Oh jeez, it was so intense that at the end I literally sweat during the last few phases of the skill tree. It took me 76 days to finish it, which is honestly pretty fast for my own standards, considering that I had 5 exams these couple of months and I finished 12th grade like a week ago.
It was a genuinely fun trip anyhow, I can't imagine someone managing to get above a B1 level with Duolingo, but it makes a pretty sturdy foundation for any future ventures, the app itself (including the website) is honestly the most well-made tool for learning languages on the Internet. Not to mention that it is literally free (without any microtransactions or monthly payments, since I do believe Duolingo gets revenue from tutoring people languages and letting them translate various documents, but that's just my theory) and has a colorful interface, which is easy on the eyes.
I had fun with it, if there's one tip that I could give someone, is that there will always be days, even entire weeks when you won't have the mood or the inspiration to continue learning. I know I had, since there were days when I would gain 10 xp and that was it. My own idea of combating it was pretty standard, to be honest: just take it slow, learn one new skill at a time or maybe even strengthen an older one. Sometimes it's better to have days of absence and let your brain toy around with the bits of the language it gets rather than cram it in a single day and see what sticks (That's how schools do it, and I think everyone knows where it all ends up.)
Anyhow, to everybody who's still going through the tree - good luck, and most of all, have fun with it! Nobody is forcing you through it, it is your decision to continue learning and never let it seem like a chore!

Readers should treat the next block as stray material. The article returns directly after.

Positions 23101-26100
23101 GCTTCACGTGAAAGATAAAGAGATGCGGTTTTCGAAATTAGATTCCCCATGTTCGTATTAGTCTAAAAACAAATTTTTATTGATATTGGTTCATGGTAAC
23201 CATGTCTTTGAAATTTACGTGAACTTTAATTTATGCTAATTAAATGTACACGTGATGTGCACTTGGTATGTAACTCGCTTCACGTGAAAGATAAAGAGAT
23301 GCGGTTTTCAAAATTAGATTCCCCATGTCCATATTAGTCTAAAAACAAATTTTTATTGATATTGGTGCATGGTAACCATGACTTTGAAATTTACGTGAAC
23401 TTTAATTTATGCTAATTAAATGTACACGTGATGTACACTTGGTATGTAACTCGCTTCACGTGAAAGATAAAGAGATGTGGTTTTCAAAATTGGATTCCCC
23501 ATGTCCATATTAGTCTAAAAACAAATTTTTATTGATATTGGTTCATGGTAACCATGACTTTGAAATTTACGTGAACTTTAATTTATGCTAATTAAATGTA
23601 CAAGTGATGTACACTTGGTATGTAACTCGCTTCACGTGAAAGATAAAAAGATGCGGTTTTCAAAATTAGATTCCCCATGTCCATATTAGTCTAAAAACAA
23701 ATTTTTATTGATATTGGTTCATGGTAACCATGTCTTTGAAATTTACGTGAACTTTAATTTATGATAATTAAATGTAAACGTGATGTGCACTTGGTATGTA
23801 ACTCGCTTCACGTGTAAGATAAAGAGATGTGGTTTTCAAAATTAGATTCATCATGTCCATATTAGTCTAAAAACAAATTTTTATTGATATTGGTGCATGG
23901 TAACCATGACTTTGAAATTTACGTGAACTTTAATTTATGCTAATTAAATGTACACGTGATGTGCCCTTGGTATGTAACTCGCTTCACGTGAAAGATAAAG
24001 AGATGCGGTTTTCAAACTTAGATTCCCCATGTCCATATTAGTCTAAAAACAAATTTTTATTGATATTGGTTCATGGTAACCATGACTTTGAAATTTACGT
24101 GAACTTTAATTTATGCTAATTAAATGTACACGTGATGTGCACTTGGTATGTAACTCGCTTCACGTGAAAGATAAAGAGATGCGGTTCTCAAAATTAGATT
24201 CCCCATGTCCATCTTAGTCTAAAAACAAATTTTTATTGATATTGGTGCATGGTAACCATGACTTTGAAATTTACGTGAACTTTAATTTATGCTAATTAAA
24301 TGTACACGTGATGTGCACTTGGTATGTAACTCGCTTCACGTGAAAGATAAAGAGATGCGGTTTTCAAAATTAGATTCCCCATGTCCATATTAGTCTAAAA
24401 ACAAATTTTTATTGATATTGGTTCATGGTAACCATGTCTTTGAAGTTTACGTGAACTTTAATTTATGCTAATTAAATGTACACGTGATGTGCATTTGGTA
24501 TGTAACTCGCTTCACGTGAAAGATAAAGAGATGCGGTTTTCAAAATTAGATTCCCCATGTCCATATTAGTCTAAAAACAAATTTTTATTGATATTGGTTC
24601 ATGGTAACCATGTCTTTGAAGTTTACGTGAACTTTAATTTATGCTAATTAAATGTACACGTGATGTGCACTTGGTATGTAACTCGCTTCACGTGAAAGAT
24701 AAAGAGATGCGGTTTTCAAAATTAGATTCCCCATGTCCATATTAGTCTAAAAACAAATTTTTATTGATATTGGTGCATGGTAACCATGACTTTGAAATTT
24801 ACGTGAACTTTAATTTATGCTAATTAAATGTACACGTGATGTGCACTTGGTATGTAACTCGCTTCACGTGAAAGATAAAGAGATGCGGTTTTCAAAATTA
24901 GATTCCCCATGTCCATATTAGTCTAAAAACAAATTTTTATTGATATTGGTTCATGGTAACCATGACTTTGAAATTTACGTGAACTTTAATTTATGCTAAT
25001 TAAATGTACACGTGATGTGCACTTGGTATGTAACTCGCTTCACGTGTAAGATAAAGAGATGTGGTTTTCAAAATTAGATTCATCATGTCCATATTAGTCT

Estoy muy feliz conmigo mismo :3
If you're curious, Duolingo does make its money from the translations. CNN and Buzzfeed pay them to translate articles FROM English to other languages. That's why the people whose native language is English don't end up seeing those translations. The bulk of what can bring in funds is originally written in English and needs to be translated by native speakers of other languages.
Que carajo! la gente aprende realmente en esta comunidad, y gratis! de algun lado tiene que salir dinero para pagar servidores, programadores y hardware no crees?
what kind of spanish is this, I want to learn Mexican Espanol. Will this help me?
I've been living in Mexico for nearly four years now. I've taken classes locally as I had next to zero Spanish when I arrived. I've been doing Duolingo since October 2013 and it's working just fine. It avoids all the words that might get your face slapped in Mexico but are commonly used in other areas of the world by Spanish speakers. I see vos and vosotros show up in multiple choice answers, but they just seem to be the wrong answers anyways. On my fifth time through the tree, I feel my Spanish is getting much stronger.
I do believe it teaches you Mexican Spanish, but there's words that are used in Spain as well (for instance the word "Vosotros")
"Vosotros" isn't taught on Duolingo. The Spanish on Duolingo is pretty neutral, but it's definitely closer to Latin American Spanish than to the Spanish spoken in Spain.
It is shown, however, despite not appearing in the lessons themselves
i think you are right about that sometimes i just get frustrated because the level is hard but i learned that you should never give up no matter how hard it is ! and i like how its FREE !!!!!!!!!
Hey ! you seem like a nice person,and i am kind of new to all of this .Will you please friend me?!
Wow, very nice work. I just started and I can tell I will be addicted to languages!